What are the key findings?
“Africa is warming, with an average increase of 0.3°C per decade between 1991 and 2021. Lake Chad is disappearing – it has shrunk from 25 000 km2 in the 1960s to 1350 km2 in the 2000s. The sea along the African coastlines rises at an increasing rate which is higher than the global average, and 108 to 116 million people will be exposed to the risks related to the sea-level rise by 2030. Higher temperatures have contributed to a decline in agricultural yields, which is more than any other region in the world. Finally, climate related hazards continue to cause displacement of people in Africa and fuel conflicts.”
What worries you the most?
“The climate is changing fast, and we are acting slowly. While we are reaching a tipping point in irreversible effects of climate change, the rate of implementation of multi-hazard early warning systems in Africa is lower than in any other region. In 2021 alone, more than 3.2 million people in Somalia were affected by drought plaguing most of the country. At the end of the same year, 70 percent of people in Southern Madagascar lacked access to drinking water. The effects of climate change are not for tomorrow, they are felt today.”
What actions are needed now?
“There is a need to fill the gap of resources, including capacity, technical expertise and funding, when it comes to collecting climate and weather data to inform both climate services and early warning systems. This will help mitigate death, loss and damage.”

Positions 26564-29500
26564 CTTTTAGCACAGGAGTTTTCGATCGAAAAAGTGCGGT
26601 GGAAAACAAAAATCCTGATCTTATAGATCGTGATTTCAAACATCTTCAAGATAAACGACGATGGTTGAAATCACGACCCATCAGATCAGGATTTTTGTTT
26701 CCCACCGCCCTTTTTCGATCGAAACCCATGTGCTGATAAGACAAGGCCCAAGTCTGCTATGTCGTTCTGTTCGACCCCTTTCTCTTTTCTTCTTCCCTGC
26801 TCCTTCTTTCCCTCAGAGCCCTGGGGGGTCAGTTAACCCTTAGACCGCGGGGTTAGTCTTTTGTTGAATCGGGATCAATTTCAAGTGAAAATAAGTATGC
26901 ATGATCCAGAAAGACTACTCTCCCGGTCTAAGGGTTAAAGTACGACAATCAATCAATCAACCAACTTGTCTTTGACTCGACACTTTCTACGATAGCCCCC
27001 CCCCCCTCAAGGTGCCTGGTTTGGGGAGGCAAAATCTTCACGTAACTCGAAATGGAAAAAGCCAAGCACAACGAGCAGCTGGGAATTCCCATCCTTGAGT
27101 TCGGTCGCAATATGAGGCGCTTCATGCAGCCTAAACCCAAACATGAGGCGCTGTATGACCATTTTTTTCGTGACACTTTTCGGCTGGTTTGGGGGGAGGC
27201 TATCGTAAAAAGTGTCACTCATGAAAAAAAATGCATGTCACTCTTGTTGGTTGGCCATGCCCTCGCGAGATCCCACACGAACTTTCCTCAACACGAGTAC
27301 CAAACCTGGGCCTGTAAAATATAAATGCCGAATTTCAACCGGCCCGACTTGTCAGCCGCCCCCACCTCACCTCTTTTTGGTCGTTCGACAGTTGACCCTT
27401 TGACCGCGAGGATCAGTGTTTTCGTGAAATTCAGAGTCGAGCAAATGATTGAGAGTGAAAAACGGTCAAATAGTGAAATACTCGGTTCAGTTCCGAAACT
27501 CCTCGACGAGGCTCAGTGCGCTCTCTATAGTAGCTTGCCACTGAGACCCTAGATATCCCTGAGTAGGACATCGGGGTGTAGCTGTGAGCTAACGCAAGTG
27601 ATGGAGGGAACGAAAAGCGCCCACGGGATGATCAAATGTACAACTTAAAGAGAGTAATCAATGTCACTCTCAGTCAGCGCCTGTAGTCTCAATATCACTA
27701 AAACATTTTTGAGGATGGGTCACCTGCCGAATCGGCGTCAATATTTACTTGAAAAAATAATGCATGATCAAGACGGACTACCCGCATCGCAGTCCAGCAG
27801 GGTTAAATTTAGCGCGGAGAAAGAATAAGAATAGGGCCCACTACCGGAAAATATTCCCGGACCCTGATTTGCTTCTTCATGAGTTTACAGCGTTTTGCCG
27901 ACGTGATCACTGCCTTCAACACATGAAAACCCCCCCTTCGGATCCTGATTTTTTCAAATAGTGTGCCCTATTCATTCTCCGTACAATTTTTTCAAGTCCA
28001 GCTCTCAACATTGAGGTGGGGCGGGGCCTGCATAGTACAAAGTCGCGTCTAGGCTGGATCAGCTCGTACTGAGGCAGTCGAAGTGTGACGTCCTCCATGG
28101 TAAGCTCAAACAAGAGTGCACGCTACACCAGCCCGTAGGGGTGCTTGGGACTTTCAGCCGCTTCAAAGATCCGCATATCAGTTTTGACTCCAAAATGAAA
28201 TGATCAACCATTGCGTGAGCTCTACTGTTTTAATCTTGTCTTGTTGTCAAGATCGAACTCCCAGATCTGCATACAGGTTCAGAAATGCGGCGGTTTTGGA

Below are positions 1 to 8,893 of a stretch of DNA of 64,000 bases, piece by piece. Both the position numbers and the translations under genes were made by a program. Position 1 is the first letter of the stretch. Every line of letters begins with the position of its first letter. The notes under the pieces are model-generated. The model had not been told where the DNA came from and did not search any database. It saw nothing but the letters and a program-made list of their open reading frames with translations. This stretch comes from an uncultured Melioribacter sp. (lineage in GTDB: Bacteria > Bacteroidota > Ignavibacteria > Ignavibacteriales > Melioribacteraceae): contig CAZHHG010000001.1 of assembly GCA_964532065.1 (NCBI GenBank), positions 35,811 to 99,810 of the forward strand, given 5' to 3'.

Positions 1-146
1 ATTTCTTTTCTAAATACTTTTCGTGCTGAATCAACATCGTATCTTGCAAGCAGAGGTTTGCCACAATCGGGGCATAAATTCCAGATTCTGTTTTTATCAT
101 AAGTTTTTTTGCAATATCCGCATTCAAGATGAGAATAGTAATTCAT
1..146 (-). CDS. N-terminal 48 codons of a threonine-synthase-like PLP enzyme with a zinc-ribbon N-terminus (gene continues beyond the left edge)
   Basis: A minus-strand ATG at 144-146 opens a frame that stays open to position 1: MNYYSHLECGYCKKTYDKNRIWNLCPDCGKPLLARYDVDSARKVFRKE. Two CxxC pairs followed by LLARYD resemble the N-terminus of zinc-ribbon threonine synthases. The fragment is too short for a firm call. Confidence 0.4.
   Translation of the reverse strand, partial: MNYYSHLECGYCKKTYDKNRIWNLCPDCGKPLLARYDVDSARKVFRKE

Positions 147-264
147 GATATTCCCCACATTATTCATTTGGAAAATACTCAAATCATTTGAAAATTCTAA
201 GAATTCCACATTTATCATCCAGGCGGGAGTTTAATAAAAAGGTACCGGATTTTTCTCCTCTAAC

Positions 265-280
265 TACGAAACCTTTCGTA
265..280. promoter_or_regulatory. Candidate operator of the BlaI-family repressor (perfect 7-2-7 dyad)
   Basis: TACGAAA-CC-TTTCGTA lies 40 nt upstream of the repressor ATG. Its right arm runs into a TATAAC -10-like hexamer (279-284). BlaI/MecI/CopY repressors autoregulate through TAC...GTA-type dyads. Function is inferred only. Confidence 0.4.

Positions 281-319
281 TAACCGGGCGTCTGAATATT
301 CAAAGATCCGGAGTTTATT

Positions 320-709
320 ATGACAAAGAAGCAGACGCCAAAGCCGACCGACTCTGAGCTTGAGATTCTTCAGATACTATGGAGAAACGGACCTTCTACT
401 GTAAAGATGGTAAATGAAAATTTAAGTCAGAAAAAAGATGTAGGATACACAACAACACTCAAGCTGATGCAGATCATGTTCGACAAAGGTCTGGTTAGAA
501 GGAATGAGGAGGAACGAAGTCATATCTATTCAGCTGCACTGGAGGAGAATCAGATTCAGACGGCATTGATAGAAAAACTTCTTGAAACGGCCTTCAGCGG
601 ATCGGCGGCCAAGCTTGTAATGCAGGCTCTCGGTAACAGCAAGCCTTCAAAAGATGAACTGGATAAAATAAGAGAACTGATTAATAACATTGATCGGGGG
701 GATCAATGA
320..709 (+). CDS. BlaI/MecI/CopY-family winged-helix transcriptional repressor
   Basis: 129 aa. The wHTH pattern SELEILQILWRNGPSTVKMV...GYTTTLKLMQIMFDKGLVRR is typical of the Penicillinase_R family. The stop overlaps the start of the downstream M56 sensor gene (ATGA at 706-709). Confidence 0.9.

What do you hope will come from the presentation at the conference?
“The conference is a platform for us to showcase what we are doing and draw attention to the challenges which the African continent is facing. I hope the participants will reach an agreement on how to address the challenges presented in the report. This year is different from last year – we are going to Egypt as one continent, not as several organisations. We have agreed together on presentations and key messages. We will be stronger this year I hope, as a united front.”
Do you have hope for concrete decisions and actions?
“I have a great hope that the decision-makers and donors will take concrete action. African decision-makers first, and then with the support needed from the rest of the world. Climate is not an individual problem. It is a global problem which requires global action.”
Romeo is on assignment with the African Centre of Meteorological Applications for Development (ACMAD), where he coordinates the development of the annual State of Climate in Africa report. He is also a contributor to the report as he conducts assessments of climate change impact in Africa for ACMAD. The report is led by the World Meteorological Organization (WMO).